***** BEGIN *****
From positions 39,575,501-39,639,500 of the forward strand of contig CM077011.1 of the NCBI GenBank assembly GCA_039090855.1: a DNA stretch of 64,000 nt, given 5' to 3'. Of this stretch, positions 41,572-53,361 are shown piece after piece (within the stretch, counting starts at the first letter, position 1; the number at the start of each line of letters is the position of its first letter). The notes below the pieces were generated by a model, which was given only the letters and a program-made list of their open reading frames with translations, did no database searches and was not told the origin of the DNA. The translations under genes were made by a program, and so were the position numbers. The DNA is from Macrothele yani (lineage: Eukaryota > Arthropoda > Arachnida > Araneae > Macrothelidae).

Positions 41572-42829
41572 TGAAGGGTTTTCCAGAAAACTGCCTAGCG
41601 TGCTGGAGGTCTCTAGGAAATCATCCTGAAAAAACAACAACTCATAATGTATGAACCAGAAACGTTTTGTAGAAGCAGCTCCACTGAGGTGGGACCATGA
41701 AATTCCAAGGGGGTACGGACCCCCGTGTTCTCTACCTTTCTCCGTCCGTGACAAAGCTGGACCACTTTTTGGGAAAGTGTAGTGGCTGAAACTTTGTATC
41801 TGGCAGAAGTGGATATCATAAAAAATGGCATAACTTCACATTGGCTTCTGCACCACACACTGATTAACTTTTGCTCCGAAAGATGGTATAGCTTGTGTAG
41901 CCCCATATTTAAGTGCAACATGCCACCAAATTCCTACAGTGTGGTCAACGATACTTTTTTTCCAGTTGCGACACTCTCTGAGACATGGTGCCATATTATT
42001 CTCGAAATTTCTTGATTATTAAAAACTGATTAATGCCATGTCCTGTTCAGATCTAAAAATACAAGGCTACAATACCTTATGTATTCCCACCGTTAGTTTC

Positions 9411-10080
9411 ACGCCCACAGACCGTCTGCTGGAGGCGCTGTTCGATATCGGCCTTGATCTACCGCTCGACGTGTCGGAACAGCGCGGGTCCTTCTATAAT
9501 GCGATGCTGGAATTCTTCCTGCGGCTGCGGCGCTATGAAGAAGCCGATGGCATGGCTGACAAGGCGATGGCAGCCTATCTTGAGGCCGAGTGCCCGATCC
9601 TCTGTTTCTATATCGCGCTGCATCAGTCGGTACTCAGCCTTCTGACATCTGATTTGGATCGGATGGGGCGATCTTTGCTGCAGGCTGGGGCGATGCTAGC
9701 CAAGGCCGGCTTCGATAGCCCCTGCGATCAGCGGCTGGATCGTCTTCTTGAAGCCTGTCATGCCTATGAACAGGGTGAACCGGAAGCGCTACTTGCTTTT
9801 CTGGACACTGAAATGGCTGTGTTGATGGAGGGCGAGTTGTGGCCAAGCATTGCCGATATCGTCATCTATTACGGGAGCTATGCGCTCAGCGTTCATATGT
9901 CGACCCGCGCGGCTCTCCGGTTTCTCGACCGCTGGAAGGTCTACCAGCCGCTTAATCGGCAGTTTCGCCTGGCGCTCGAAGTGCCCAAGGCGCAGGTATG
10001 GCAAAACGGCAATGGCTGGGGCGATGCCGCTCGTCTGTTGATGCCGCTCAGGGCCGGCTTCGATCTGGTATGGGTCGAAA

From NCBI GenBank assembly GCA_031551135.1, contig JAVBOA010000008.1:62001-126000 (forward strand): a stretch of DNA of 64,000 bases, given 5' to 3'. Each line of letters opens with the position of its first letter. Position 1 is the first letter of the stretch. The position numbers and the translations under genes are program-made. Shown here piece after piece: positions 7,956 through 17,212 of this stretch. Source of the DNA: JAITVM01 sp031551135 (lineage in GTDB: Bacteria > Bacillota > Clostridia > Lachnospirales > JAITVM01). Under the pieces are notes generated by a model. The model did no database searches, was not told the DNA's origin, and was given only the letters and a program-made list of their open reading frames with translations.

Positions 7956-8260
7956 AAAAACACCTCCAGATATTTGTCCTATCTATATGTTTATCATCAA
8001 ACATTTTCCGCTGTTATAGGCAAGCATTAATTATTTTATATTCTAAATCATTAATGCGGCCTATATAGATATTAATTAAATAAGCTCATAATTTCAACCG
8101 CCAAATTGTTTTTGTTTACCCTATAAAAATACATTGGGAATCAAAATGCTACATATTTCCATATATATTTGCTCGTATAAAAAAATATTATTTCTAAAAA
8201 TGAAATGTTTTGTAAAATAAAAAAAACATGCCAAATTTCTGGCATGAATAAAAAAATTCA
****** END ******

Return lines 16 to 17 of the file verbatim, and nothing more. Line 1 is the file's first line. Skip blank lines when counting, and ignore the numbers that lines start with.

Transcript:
10001 GCAAAACGGCAATGGCTGGGGCGATGCCGCTCGTCTGTTGATGCCGCTCAGGGCCGGCTTCGATCTGGTATGGGTCGAAA

From NCBI GenBank assembly GCA_031551135.1, contig JAVBOA010000008.1:62001-126000 (forward strand): a stretch of DNA of 64,000 bases, given 5' to 3'. Each line of letters opens with the position of its first letter. Position 1 is the first letter of the stretch. The position numbers and the translations under genes are program-made. Shown here piece after piece: positions 7,956 through 17,212 of this stretch. Source of the DNA: JAITVM01 sp031551135 (lineage in GTDB: Bacteria > Bacillota > Clostridia > Lachnospirales > JAITVM01). Under the pieces are notes generated by a model. The model did no database searches, was not told the DNA's origin, and was given only the letters and a program-made list of their open reading frames with translations.